… Spark plugs, that is. Friday after work I rode over to Yamaha Sports Plaza for some scheduled maintenance work on my 2007 V-Strom. After 35,000 miles, it was time for a new air filter element and spark plugs. I went with the touted K&N air filter and the NGK spark plugs recommended by the service manager, Steve. While there I had them grease the speedometer sensor in the front axle. After a while it can dry out and make an odd chirping noise.

I rode home before the rain started. To anyone that isn’t aware of what’s been going on in Oregon lately, we’ve had an extremely wet winter and Spring. March had one or two days without measurable precipitation, and that was it. It’s been nothing but rain the rest of the time, and lots of it. The few dry days we’ve had have been noteworthy, and even die-hard web-footed Oregonians are starting to grumble about the sun’s absence.

It was dry again on Sunday, so I rode up to Ripplebrook ranger station and back. It’s one of my standard routes. The bike performed great and the new air filter and spark plugs make it feel like new again. It never felt old and has been rock solid for all 35,000 miles, but psychologically it felt new again. You know what I mean.

I’ve been practicing leaning off the bike a little bit on my turns, a la Leon Haslam and Valentino Rossi, etc. I don’t corner fast enough for it to be necessary but it’s fun to do. I’m considering taking a Total Control course and being able to lean off your bike is one of the things they teach you. Lately I’ve been dreaming of getting a sport bike in addition to my V-Strom. I don’t necessarily like to go fast but I really like carving up the twisties.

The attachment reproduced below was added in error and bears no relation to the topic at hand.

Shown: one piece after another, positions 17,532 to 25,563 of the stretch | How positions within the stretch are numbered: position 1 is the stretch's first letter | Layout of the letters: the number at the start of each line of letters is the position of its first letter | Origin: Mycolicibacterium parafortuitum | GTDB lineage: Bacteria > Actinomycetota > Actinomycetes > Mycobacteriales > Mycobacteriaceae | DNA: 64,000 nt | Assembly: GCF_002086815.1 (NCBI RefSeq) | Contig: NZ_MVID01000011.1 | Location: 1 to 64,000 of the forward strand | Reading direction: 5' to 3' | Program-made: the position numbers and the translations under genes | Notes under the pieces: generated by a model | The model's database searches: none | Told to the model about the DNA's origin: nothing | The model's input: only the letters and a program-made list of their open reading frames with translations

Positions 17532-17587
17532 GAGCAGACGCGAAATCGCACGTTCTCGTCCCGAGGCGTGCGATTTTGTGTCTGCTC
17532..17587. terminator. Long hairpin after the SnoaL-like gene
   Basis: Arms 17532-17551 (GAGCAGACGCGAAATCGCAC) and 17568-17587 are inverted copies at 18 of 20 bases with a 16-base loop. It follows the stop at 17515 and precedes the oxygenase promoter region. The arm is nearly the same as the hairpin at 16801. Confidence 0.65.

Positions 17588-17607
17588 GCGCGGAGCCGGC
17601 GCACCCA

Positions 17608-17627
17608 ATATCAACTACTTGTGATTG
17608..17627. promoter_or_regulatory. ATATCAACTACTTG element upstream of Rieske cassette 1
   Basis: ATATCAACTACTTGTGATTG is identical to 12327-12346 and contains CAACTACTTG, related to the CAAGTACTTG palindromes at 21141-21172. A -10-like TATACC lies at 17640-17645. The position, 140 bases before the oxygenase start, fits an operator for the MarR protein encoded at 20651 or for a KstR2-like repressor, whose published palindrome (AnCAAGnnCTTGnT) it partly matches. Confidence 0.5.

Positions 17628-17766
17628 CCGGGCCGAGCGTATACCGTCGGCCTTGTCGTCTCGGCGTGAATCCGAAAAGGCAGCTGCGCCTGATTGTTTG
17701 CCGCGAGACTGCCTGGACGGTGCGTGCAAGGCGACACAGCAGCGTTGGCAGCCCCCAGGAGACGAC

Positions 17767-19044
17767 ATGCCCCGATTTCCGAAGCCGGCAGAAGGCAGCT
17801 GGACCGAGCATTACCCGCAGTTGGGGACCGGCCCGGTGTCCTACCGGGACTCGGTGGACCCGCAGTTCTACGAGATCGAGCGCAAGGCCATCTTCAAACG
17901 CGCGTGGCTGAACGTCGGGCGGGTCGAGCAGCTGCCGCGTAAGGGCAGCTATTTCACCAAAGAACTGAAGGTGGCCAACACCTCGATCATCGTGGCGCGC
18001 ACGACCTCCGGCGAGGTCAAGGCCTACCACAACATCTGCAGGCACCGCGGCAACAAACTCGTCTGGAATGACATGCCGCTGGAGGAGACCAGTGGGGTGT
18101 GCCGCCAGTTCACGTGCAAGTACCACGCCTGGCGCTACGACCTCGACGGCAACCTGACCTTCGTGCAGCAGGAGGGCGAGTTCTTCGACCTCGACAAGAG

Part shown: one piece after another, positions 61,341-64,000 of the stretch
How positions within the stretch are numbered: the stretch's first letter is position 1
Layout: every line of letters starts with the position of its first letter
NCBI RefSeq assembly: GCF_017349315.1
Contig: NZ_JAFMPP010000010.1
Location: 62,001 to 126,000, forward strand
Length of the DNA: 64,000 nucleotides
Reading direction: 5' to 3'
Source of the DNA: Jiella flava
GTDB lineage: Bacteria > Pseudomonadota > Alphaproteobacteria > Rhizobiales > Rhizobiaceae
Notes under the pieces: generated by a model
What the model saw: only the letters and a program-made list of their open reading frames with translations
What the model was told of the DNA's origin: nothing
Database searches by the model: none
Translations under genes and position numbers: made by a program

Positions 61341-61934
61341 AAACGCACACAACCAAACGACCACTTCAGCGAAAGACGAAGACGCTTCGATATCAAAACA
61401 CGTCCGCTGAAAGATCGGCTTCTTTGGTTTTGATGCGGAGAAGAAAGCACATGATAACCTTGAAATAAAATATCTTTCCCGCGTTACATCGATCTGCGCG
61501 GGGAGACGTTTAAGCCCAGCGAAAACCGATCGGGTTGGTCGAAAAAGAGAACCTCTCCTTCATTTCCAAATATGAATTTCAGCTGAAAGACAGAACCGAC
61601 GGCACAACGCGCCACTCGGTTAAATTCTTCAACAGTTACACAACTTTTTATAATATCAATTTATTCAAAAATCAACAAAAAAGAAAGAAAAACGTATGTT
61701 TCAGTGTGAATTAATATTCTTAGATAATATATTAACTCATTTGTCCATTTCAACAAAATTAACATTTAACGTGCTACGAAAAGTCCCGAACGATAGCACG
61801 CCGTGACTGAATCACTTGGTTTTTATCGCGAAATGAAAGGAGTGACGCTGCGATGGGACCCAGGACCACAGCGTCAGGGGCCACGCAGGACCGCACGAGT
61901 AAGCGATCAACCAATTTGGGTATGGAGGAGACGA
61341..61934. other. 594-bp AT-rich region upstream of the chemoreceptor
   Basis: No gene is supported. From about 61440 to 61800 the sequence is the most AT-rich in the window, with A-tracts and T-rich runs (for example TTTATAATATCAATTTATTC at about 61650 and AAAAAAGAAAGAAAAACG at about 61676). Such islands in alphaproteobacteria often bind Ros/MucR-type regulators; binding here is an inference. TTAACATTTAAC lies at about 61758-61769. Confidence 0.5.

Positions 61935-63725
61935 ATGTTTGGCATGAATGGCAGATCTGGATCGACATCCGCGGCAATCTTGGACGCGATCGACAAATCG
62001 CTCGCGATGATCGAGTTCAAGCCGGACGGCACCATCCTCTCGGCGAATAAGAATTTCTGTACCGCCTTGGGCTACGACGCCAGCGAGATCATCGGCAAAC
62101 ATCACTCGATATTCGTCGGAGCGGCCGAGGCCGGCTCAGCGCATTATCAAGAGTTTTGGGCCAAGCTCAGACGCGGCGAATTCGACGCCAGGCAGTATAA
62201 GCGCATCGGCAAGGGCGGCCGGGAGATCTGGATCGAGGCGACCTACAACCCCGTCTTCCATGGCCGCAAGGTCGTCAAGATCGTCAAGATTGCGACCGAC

From a practical standpoint, a sport bike doesn’t make much sense, though. My V-Strom is capable of harder cornering than I am, so why get an even more capable bike until my skills jack up enough to utilize it? That’s where Total Control comes in. Not only is it a good idea to gain further mastery of the bike from a safety and confidence standpoint, I think the new skills it imparts would add some excitement to an already exciting motorcycle. Cornering like a sport bike is fun, but having the skill to live to do it again another day is even better.